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Josh Thole's No Good Very Bad Season

Josh Thole was a complete and utter train wreck in 2013. What, exactly, went wrong?

Otto Greule Jr

When Josh Thole came to Toronto he did so as a minor part of the R.A. Dickey trade and as such his arrival was not greeted with a lot of fanfare. He was quickly signed to a two year contract and it appeared that he was well on his way to becoming the Blue Jays backup catcher. While has was coming off a season where he had hit for a dreadful line of .234/.294/.290 the thought was that this could be attributed to his concussion problems. The idea of Thole slowly grew on Blue Jays fans as a guy who'd had a couple of decent seasons at the plate in 2010 and 2011. Additionally he was the anti-Arencibia, a left handed hitter with patience but no power. Even before J.P.'s awful 2013 season the idea of an anti-Arencibia was kind of appealing. It was theorized that Thole could even get a few starts against tough right handers and work his way into some kind of timeshare.

In Spring Training those hopes were dashed. The geriatric Henry Blanco laid claim to a job as the backup catcher/R.A Dickey's caddy and Thole was shipped off to Buffalo. In AAA something very interesting happened, Thole began mashing the ball. In 167 plate appearances Thole hit 7 home runs, more than he had ever hit in a calendar year at any level, and produced a sterling .322/.383/.510 line. #FreeThole became a little bit of a thing on twitter as Blue Jays fans watched their decrepit backup catcher flounder and their impatient starter struggle. It seemed like Thole's 2012 was in the past and he was flashing interesting power to go along with the patience he had always displayed. As it turned out, Thole was on the cusp of disappointing a lot of people.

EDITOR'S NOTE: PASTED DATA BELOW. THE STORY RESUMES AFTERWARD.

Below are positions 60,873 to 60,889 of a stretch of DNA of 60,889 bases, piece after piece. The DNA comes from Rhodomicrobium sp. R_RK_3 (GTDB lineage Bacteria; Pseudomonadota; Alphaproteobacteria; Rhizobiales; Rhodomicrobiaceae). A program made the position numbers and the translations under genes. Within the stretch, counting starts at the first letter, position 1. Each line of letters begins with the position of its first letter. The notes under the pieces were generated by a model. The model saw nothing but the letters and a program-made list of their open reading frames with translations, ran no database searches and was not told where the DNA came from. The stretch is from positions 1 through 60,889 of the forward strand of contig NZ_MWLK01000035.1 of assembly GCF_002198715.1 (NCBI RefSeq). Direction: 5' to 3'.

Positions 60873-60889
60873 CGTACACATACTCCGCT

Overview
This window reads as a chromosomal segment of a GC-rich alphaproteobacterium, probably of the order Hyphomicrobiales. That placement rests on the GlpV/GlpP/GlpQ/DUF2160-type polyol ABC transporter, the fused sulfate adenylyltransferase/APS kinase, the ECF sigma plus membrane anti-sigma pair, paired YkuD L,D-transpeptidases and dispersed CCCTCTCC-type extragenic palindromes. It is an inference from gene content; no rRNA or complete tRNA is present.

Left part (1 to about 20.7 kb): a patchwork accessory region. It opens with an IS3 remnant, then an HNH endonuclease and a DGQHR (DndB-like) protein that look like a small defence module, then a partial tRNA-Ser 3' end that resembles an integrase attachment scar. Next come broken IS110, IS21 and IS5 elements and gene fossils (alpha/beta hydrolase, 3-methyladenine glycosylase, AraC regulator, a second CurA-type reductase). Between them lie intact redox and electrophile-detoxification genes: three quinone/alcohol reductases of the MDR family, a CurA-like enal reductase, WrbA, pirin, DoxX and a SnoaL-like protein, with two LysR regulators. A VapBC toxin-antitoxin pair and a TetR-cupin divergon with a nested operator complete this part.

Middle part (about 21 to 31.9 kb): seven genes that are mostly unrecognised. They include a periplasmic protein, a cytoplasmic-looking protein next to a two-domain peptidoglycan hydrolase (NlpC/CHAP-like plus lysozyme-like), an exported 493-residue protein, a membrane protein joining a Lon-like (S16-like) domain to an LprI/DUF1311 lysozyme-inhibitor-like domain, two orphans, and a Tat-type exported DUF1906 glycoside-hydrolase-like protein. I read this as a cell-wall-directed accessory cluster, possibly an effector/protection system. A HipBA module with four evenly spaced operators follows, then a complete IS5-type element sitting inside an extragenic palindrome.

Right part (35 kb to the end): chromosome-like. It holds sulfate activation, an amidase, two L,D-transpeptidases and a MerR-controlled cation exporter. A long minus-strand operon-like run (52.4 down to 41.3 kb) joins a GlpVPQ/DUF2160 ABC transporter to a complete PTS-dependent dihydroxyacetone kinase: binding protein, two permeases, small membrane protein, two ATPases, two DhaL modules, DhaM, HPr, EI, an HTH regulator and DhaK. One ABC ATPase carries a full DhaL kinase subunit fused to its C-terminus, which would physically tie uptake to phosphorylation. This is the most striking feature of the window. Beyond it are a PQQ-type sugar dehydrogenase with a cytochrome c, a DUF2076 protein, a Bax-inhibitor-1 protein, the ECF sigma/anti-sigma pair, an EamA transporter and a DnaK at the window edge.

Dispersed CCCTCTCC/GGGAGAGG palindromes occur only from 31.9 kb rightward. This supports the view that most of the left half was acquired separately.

As a quick review here is what Josh Thole did for the Blue Jays in 2013:





















That is some serious ugliness. The good news is that it is contained within a very small sample size. Thole isn't this bad because basically no one is this bad, at least no one who has had success in the majors before like Thole has. So what exactly happened here? Before we dive in you should note that there is massive small sample size warning for this journey. I should probably be handing out waivers.

The first thing that jumps out about this line is the miniscule BABIP. It's clear that Josh Thole had some back luck here with ball not falling in for hits. However, batters often have the ability to make their own luck and Thole did not do so last season. The following spray chart shows where Thole struck the ball in 2013:

Thole almost never pulled the ball with authority last year. This picture looks like it could be the chart of someone struggling to catch up with the fastball. Although he has always been an opposite field hitter (He has a wRC+ of 98 both pulling the ball and going the other way in his career.), he's not exactly Adrian Gonzalez. Here is what his career spray chart going into 2013 looks like: